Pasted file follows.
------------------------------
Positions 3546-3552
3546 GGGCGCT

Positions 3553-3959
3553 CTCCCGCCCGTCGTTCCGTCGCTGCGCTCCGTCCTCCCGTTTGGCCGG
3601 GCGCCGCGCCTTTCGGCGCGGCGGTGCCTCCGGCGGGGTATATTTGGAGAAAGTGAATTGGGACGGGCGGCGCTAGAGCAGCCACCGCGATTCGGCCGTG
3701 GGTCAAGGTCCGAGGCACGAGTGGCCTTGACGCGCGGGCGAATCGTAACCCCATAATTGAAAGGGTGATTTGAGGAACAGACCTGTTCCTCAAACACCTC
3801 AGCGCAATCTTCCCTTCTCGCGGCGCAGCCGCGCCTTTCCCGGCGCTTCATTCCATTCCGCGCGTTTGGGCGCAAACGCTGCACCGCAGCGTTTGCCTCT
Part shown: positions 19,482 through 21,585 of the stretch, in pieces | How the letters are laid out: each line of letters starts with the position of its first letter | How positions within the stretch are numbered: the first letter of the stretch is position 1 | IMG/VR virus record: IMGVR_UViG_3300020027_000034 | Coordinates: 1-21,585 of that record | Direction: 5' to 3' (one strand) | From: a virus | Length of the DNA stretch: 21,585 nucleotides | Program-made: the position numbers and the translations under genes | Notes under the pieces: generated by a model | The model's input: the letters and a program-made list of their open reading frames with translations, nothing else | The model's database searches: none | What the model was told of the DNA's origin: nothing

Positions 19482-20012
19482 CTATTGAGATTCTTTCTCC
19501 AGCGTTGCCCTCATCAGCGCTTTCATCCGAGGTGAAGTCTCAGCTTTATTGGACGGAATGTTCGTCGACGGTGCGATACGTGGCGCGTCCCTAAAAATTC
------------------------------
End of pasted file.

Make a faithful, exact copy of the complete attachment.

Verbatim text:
Positions 3546-3552
3546 GGGCGCT

Positions 3553-3959
3553 CTCCCGCCCGTCGTTCCGTCGCTGCGCTCCGTCCTCCCGTTTGGCCGG
3601 GCGCCGCGCCTTTCGGCGCGGCGGTGCCTCCGGCGGGGTATATTTGGAGAAAGTGAATTGGGACGGGCGGCGCTAGAGCAGCCACCGCGATTCGGCCGTG
3701 GGTCAAGGTCCGAGGCACGAGTGGCCTTGACGCGCGGGCGAATCGTAACCCCATAATTGAAAGGGTGATTTGAGGAACAGACCTGTTCCTCAAACACCTC
3801 AGCGCAATCTTCCCTTCTCGCGGCGCAGCCGCGCCTTTCCCGGCGCTTCATTCCATTCCGCGCGTTTGGGCGCAAACGCTGCACCGCAGCGTTTGCCTCT
Part shown: positions 19,482 through 21,585 of the stretch, in pieces | How the letters are laid out: each line of letters starts with the position of its first letter | How positions within the stretch are numbered: the first letter of the stretch is position 1 | IMG/VR virus record: IMGVR_UViG_3300020027_000034 | Coordinates: 1-21,585 of that record | Direction: 5' to 3' (one strand) | From: a virus | Length of the DNA stretch: 21,585 nucleotides | Program-made: the position numbers and the translations under genes | Notes under the pieces: generated by a model | The model's input: the letters and a program-made list of their open reading frames with translations, nothing else | The model's database searches: none | What the model was told of the DNA's origin: nothing

Positions 19482-20012
19482 CTATTGAGATTCTTTCTCC
19501 AGCGTTGCCCTCATCAGCGCTTTCATCCGAGGTGAAGTCTCAGCTTTATTGGACGGAATGTTCGTCGACGGTGCGATACGTGGCGCGTCCCTAAAAATTC